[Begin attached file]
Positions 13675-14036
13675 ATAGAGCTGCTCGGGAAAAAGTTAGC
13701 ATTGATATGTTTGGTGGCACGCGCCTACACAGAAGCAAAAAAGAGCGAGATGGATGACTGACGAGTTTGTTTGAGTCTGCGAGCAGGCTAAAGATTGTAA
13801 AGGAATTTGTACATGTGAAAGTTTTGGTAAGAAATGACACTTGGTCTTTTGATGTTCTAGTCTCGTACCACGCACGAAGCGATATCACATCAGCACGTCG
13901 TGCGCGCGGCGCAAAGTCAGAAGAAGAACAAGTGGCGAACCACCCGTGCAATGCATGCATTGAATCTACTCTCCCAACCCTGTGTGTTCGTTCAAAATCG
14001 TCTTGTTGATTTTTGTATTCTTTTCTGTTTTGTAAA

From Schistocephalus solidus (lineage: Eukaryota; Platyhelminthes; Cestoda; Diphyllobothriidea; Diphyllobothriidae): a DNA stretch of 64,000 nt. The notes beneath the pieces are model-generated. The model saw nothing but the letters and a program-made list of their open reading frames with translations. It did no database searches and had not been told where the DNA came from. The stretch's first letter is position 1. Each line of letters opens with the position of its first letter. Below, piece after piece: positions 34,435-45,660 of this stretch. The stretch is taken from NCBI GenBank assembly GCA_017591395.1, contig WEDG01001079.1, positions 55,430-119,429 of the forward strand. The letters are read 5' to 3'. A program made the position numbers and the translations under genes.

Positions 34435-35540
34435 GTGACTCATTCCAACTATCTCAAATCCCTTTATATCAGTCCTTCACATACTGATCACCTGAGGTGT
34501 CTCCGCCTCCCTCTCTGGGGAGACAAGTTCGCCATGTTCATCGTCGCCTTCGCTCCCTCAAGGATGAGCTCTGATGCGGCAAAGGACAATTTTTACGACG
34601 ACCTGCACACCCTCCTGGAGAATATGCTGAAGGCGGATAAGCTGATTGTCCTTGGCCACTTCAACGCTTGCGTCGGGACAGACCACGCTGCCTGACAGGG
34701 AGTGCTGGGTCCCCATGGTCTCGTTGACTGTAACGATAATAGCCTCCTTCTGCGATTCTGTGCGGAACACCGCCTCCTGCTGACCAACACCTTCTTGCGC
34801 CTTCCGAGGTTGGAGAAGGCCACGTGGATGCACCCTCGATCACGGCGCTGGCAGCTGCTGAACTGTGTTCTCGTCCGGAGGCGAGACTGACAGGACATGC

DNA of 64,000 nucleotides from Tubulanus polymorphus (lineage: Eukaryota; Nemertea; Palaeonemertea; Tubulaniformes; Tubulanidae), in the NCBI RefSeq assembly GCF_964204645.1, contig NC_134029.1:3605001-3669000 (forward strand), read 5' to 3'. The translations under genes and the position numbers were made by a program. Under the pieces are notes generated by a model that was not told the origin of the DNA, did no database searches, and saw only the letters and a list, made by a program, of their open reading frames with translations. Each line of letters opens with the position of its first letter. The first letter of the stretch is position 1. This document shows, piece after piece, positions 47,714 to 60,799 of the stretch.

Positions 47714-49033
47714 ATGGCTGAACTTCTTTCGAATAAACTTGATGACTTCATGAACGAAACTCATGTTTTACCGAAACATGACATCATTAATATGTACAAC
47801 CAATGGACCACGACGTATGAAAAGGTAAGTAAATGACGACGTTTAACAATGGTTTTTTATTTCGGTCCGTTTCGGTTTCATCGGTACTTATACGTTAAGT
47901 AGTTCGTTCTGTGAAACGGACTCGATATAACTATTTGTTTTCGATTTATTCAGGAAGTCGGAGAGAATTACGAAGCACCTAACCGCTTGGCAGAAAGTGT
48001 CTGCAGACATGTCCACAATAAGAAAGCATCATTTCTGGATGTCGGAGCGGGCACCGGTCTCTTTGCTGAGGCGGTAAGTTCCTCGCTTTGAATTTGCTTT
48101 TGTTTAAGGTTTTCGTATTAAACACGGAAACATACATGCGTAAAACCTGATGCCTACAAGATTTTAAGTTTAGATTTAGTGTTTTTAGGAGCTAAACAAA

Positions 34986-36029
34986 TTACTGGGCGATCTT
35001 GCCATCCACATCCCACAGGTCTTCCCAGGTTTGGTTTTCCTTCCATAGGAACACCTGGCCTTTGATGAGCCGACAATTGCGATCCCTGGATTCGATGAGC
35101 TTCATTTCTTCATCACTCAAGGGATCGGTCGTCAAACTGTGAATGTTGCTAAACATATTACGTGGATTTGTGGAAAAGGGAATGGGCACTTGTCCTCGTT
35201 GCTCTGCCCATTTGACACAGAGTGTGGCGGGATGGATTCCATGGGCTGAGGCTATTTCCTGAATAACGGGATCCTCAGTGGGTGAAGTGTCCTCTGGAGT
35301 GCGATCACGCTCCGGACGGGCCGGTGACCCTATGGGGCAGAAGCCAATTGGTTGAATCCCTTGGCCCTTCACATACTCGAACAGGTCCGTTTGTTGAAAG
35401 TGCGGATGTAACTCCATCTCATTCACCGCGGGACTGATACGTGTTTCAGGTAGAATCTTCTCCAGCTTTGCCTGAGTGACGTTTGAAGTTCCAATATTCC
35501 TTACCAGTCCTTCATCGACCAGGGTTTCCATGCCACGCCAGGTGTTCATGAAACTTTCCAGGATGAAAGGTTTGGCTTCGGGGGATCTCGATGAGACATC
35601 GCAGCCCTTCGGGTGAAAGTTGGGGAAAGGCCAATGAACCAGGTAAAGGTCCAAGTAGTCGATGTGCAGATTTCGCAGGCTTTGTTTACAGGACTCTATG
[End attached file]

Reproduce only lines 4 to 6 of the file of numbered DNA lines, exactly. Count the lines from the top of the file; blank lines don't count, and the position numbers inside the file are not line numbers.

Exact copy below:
13801 AGGAATTTGTACATGTGAAAGTTTTGGTAAGAAATGACACTTGGTCTTTTGATGTTCTAGTCTCGTACCACGCACGAAGCGATATCACATCAGCACGTCG
13901 TGCGCGCGGCGCAAAGTCAGAAGAAGAACAAGTGGCGAACCACCCGTGCAATGCATGCATTGAATCTACTCTCCCAACCCTGTGTGTTCGTTCAAAATCG
14001 TCTTGTTGATTTTTGTATTCTTTTCTGTTTTGTAAA